The Frosty Leo Nebula (IRAS 09371+1212) is an expanding bipolar protoplanetary nebula, located about 3,000 light-years away in the constellation of Leo. The nebula has acquired its curious name as it has been found to be rich in water in the form of ice grains, and because it is located in the constellation of Leo.
Despite their name, protoplanetary nebulae have nothing to do with planets: they are clouds of dust and gas formed from material shed by an aging central star similar in mass to our Sun. This nebula is particularly noteworthy because it has formed far from the galactic plane, away from interstellar clouds that may block our view.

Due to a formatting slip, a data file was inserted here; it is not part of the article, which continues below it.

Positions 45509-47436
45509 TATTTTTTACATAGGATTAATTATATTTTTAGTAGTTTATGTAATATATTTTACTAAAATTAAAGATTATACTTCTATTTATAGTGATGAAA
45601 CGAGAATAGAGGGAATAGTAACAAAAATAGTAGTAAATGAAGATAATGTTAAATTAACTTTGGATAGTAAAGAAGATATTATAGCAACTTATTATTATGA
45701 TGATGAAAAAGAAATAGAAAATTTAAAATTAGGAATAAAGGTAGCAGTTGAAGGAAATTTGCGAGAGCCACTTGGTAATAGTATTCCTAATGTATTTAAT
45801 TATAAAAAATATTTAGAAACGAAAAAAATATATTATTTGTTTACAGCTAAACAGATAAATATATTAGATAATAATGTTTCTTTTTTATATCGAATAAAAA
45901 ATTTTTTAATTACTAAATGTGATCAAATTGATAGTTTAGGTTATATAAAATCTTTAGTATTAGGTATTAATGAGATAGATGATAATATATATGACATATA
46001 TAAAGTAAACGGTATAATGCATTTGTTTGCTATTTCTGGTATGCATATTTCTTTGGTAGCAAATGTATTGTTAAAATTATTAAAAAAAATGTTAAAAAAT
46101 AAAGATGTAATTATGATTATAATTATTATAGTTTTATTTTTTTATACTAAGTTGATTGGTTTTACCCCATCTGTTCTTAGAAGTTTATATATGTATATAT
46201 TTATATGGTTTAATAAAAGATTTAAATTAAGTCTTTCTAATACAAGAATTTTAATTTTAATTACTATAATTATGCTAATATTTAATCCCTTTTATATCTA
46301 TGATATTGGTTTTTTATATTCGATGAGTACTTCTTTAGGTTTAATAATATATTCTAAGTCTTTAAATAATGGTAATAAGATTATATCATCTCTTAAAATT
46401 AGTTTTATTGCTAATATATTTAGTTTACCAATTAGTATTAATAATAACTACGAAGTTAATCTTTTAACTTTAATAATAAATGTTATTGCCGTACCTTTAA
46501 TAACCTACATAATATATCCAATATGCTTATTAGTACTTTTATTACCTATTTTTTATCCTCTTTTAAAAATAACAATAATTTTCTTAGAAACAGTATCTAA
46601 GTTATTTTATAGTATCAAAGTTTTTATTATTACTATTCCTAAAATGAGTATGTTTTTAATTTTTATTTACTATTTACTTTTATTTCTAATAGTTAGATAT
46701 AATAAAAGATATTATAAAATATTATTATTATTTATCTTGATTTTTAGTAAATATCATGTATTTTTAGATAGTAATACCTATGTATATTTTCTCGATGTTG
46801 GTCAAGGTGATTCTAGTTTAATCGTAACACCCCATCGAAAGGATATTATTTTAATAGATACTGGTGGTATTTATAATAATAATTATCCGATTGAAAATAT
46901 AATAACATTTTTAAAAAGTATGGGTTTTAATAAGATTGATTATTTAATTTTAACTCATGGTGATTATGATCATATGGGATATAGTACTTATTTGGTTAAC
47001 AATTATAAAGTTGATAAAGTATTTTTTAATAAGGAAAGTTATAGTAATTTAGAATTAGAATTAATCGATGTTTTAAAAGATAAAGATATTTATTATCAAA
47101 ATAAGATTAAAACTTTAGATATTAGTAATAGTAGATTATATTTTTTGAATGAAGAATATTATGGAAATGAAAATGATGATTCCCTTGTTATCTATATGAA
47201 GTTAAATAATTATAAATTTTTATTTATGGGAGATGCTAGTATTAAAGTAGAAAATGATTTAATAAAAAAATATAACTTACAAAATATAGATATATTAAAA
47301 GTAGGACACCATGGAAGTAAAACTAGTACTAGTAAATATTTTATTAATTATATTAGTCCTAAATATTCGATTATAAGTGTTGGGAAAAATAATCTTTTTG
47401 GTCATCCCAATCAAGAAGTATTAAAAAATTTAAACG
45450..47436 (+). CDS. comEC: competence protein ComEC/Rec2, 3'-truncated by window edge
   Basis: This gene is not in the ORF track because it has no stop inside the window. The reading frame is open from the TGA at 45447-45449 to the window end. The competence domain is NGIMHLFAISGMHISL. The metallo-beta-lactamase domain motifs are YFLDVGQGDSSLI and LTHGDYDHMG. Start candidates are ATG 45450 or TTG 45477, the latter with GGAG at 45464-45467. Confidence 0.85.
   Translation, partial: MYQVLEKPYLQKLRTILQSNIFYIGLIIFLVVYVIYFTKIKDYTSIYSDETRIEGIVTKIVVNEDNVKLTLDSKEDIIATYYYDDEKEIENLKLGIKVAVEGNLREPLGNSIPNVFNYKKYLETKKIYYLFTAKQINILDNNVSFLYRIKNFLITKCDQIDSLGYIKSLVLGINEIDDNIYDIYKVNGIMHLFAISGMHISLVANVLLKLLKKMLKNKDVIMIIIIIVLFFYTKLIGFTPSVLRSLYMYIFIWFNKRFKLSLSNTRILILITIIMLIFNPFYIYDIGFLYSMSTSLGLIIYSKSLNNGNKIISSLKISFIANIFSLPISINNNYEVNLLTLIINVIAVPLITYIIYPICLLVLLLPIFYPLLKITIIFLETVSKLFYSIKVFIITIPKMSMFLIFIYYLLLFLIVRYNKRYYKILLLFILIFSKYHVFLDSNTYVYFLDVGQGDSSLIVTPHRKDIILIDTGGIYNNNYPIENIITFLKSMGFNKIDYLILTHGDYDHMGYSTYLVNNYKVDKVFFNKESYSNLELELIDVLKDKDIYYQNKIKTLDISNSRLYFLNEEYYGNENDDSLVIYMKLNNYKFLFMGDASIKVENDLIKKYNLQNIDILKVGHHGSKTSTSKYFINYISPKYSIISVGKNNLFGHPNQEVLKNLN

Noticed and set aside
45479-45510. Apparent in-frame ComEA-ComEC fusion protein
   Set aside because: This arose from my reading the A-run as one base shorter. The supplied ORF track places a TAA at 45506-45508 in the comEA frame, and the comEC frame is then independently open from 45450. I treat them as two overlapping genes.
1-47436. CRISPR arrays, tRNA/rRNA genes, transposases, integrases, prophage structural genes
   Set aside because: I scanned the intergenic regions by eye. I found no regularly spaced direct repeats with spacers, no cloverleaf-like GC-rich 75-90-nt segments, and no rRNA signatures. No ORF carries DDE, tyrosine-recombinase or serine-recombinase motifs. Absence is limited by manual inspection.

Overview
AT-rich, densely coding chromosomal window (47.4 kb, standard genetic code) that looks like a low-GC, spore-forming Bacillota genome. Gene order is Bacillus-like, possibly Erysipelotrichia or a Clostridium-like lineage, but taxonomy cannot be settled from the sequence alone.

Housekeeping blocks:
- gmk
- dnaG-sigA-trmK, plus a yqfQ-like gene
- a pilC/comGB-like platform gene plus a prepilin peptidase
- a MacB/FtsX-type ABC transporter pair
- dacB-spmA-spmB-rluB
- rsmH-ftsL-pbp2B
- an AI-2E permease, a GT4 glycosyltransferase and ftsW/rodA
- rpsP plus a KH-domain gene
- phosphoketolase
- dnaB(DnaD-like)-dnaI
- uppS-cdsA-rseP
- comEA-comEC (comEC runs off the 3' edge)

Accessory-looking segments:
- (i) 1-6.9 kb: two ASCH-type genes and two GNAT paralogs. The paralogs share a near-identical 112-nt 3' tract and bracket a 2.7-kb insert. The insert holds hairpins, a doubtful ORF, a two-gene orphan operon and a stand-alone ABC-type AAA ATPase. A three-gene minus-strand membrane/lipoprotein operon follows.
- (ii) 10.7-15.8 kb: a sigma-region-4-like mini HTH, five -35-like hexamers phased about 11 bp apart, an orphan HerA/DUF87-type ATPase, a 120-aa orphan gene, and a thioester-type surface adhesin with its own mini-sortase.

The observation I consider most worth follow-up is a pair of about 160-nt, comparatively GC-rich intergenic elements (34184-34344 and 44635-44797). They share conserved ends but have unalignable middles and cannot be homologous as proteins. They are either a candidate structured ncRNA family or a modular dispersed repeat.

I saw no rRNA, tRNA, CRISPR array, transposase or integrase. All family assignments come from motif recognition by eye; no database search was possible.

The intricate shape comprises a spherical halo, a dense disk around the central star, jet-like outflows from this star in the inner regions, lobes and gigantic loops. This complex structure strongly suggests that the formation processes are complex and it has been suggested that there could be a second star, currently unseen, contributing to the shaping of the nebula.
Protoplanetary nebulae like the Frosty Leo Nebula have brief lifespans by astronomical standards and are precursors to the planetary nebula phase, in which radiation from the star will make the nebula’s gas light up brightly. Their rarity makes studying them a priority for astronomers who seek to understand better the evolution of stars.
This image was created from images taken with the High Resolution Channel of Hubble’s Advanced Camera for Surveys.
Image Credit: ESA/Hubble & NASA